LA CROSSE, Wis. (WKBT) - Another major retailer thinks they are the victim of a security breach.
Home Depot says they found unusual activity that would point to a hack. They are working with banks and law enforcement to investigate.
They joins stores like Target and Goodwill that have dealt with security breaches.
When it comes to these types of breaches, there is little a consumer can do to avoid them. But financial institutions are working around the clock to make sure your information is as safe as possible.
"There's a lot of tools out there, there's a lot of things people are watching for unusual activity," said Wayne Oliver, Executive Vice President of State Bank Financial in La Crosse, "Anybody that's processing any of the credit or debit transactions is 24/7 looking for unusual activity."
Beyond just looking for unusual activities, some companies are looking into technology that would prevent it in the first place.
One piece of technology, EMVs, are being called the wave of the future. "They're cards that actually have an embedded chip in them," said Oliver, "that passes a one-time code between the terminal and that card, so it's only used once, it can't be used again so it wouldn't do any good for anybody to steal the data."
But EMVs are slow to make it to the U.S. The big reason? The technology designed to protect your money, costs a lot of money. "It is very, very expensive to roll out everywhere, everything from ATM cards, every place you go today takes a card, so to get a universally accepted card to work with all of that, it's a challenge, but it's going to come," said Oliver.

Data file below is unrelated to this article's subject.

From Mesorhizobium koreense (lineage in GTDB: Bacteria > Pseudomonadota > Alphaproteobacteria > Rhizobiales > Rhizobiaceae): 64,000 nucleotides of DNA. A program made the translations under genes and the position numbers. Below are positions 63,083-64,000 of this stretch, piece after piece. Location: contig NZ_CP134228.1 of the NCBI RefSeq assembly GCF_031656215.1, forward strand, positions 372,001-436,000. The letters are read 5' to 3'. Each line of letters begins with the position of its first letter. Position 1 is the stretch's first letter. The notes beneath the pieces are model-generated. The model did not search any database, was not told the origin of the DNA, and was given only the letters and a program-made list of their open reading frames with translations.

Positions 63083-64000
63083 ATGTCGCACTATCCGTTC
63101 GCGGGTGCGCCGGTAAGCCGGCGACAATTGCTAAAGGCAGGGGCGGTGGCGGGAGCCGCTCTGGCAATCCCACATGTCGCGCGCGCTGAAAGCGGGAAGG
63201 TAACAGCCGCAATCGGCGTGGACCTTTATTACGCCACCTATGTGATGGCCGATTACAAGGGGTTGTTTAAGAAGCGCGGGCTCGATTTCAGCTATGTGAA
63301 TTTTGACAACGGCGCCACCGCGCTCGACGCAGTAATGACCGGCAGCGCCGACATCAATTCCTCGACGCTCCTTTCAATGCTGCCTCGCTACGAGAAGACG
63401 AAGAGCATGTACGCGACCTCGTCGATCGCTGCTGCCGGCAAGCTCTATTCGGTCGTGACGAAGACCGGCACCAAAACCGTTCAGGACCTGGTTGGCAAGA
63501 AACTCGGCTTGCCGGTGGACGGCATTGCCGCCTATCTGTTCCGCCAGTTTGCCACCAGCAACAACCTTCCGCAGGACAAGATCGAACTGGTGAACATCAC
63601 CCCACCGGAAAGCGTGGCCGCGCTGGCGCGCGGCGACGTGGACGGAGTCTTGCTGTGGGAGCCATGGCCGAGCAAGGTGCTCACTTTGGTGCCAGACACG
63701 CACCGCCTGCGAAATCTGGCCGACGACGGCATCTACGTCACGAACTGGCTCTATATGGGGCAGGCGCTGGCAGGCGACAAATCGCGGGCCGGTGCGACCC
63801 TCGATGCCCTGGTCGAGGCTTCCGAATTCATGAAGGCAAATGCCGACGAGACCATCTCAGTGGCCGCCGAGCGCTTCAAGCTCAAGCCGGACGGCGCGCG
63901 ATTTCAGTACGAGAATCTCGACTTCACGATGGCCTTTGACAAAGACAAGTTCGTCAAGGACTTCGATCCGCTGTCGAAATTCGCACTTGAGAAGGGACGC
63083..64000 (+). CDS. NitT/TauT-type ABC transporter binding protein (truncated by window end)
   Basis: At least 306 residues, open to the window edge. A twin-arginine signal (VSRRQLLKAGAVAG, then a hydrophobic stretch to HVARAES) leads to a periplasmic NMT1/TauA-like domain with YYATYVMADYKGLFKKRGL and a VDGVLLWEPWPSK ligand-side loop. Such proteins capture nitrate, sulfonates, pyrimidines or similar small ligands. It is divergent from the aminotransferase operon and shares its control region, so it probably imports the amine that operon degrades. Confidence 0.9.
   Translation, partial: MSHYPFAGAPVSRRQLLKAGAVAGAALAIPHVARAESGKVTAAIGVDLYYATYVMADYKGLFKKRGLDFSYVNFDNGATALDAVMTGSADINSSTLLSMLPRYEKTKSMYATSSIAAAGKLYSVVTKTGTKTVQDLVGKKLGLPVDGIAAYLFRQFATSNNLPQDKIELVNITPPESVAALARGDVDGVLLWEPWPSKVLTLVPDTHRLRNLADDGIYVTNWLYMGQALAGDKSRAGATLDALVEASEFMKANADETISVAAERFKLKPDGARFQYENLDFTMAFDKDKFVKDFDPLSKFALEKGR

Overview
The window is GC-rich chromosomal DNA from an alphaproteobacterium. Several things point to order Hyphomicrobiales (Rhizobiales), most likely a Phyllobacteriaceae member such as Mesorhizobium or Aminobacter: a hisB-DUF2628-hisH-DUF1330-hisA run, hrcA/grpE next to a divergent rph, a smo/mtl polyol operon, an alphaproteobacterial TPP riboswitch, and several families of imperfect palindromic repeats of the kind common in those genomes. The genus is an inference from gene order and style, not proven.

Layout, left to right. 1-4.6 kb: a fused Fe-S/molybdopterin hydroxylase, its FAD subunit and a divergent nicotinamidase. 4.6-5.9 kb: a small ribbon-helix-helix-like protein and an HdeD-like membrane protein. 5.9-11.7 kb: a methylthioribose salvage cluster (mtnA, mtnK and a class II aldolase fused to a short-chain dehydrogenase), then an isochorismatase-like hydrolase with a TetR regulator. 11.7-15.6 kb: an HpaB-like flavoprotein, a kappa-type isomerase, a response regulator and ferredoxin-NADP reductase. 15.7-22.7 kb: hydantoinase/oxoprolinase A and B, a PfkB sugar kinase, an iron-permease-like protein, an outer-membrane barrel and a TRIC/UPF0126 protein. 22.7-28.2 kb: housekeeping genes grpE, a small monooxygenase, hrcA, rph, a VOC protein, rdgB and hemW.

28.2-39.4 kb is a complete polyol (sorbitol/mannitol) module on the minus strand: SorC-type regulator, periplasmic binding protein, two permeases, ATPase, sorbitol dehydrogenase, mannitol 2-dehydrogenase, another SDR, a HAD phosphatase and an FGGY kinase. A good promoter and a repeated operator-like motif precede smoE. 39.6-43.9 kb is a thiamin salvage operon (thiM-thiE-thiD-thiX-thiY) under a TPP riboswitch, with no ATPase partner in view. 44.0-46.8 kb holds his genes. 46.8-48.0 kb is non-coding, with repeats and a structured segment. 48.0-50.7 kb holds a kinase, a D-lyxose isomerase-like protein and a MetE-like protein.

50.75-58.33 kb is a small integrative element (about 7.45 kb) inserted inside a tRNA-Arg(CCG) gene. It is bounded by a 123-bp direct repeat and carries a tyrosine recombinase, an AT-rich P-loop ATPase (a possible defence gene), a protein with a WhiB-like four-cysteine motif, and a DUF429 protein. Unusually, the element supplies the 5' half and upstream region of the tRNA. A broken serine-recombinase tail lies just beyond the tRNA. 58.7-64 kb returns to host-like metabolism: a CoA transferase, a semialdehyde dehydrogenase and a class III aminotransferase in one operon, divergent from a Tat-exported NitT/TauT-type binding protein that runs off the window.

So until it does, what can a consumer do to stay safe? "At the end of the day it's making sure that you have your card, you're holding it safe, you can't do a whole lot, but once it happens it's real important to find out quickly, and your banks and financial institutions, they'll let you know pretty quick if somethings happened," said Oliver.
Home Depot says they will notify customers immediately if it confirms their personal information has been compromised.
Target Corporation is still trying to get beyond its massive breach that occurred late last year and hurt sales, profits and its reputation with customers. It has been overhauling its security department and systems and is accelerating its $100 million plan to roll out chip-based credit card technology.
- Local program helps entrepreneurs succeed
- UPDATE: Officer won't be charged in Holmen shooting
- Low unemployment creates 'employee market'
- The Latest: Judge won't drop charges against ex-UW student
- Baldwin supports pair of Trump nominees
- Onalaska mother, daughter charged with child neglect, animal mistreatment
- Assembly Republicans call for $300 million for roads
- New chronic wasting disease case found in central Minnesota
- Complaint leads to cross being removed from vets memorial
- Husband charged in connection to wife's death